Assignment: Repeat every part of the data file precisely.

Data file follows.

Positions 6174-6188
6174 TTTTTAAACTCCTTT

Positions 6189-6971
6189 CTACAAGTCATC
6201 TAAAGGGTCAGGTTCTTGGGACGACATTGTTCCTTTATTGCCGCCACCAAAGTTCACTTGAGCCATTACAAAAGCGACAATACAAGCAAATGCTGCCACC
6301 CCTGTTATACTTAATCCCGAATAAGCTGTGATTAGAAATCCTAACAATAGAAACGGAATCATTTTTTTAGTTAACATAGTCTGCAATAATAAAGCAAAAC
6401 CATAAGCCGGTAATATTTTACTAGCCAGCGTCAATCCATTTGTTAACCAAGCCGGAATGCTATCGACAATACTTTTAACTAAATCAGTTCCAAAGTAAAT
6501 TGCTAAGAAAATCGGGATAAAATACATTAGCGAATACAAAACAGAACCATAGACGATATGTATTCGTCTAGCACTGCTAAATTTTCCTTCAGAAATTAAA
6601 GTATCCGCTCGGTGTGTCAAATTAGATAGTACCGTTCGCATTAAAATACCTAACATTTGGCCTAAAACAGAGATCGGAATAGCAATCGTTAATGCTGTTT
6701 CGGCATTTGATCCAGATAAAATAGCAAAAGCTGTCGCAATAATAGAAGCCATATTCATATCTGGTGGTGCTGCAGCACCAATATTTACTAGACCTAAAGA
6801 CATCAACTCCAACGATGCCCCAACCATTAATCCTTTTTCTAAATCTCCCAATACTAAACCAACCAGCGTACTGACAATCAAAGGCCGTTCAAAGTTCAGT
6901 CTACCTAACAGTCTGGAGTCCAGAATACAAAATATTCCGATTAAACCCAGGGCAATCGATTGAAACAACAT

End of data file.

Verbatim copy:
Positions 6174-6188
6174 TTTTTAAACTCCTTT

Positions 6189-6971
6189 CTACAAGTCATC
6201 TAAAGGGTCAGGTTCTTGGGACGACATTGTTCCTTTATTGCCGCCACCAAAGTTCACTTGAGCCATTACAAAAGCGACAATACAAGCAAATGCTGCCACC
6301 CCTGTTATACTTAATCCCGAATAAGCTGTGATTAGAAATCCTAACAATAGAAACGGAATCATTTTTTTAGTTAACATAGTCTGCAATAATAAAGCAAAAC
6401 CATAAGCCGGTAATATTTTACTAGCCAGCGTCAATCCATTTGTTAACCAAGCCGGAATGCTATCGACAATACTTTTAACTAAATCAGTTCCAAAGTAAAT
6501 TGCTAAGAAAATCGGGATAAAATACATTAGCGAATACAAAACAGAACCATAGACGATATGTATTCGTCTAGCACTGCTAAATTTTCCTTCAGAAATTAAA
6601 GTATCCGCTCGGTGTGTCAAATTAGATAGTACCGTTCGCATTAAAATACCTAACATTTGGCCTAAAACAGAGATCGGAATAGCAATCGTTAATGCTGTTT
6701 CGGCATTTGATCCAGATAAAATAGCAAAAGCTGTCGCAATAATAGAAGCCATATTCATATCTGGTGGTGCTGCAGCACCAATATTTACTAGACCTAAAGA
6801 CATCAACTCCAACGATGCCCCAACCATTAATCCTTTTTCTAAATCTCCCAATACTAAACCAACCAGCGTACTGACAATCAAAGGCCGTTCAAAGTTCAGT
6901 CTACCTAACAGTCTGGAGTCCAGAATACAAAATATTCCGATTAAACCCAGGGCAATCGATTGAAACAACAT